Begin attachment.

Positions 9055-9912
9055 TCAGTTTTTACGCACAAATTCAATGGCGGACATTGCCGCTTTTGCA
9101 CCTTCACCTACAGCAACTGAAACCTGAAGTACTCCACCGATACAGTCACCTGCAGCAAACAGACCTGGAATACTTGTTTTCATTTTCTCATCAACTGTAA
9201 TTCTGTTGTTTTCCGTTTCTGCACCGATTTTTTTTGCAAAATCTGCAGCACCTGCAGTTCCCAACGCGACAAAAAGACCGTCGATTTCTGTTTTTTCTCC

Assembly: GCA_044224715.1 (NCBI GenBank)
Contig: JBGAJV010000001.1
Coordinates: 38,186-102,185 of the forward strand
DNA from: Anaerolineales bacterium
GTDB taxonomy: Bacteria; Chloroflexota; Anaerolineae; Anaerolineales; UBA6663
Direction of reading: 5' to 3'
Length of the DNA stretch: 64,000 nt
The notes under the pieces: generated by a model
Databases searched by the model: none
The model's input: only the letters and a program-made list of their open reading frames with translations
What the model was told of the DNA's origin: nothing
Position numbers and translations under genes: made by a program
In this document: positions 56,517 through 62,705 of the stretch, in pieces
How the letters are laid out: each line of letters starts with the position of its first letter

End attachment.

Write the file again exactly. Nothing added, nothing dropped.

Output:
Positions 9055-9912
9055 TCAGTTTTTACGCACAAATTCAATGGCGGACATTGCCGCTTTTGCA
9101 CCTTCACCTACAGCAACTGAAACCTGAAGTACTCCACCGATACAGTCACCTGCAGCAAACAGACCTGGAATACTTGTTTTCATTTTCTCATCAACTGTAA
9201 TTCTGTTGTTTTCCGTTTCTGCACCGATTTTTTTTGCAAAATCTGCAGCACCTGCAGTTCCCAACGCGACAAAAAGACCGTCGATTTCTGTTTTTTCTCC

Assembly: GCA_044224715.1 (NCBI GenBank)
Contig: JBGAJV010000001.1
Coordinates: 38,186-102,185 of the forward strand
DNA from: Anaerolineales bacterium
GTDB taxonomy: Bacteria; Chloroflexota; Anaerolineae; Anaerolineales; UBA6663
Direction of reading: 5' to 3'
Length of the DNA stretch: 64,000 nt
The notes under the pieces: generated by a model
Databases searched by the model: none
The model's input: only the letters and a program-made list of their open reading frames with translations
What the model was told of the DNA's origin: nothing
Position numbers and translations under genes: made by a program
In this document: positions 56,517 through 62,705 of the stretch, in pieces
How the letters are laid out: each line of letters starts with the position of its first letter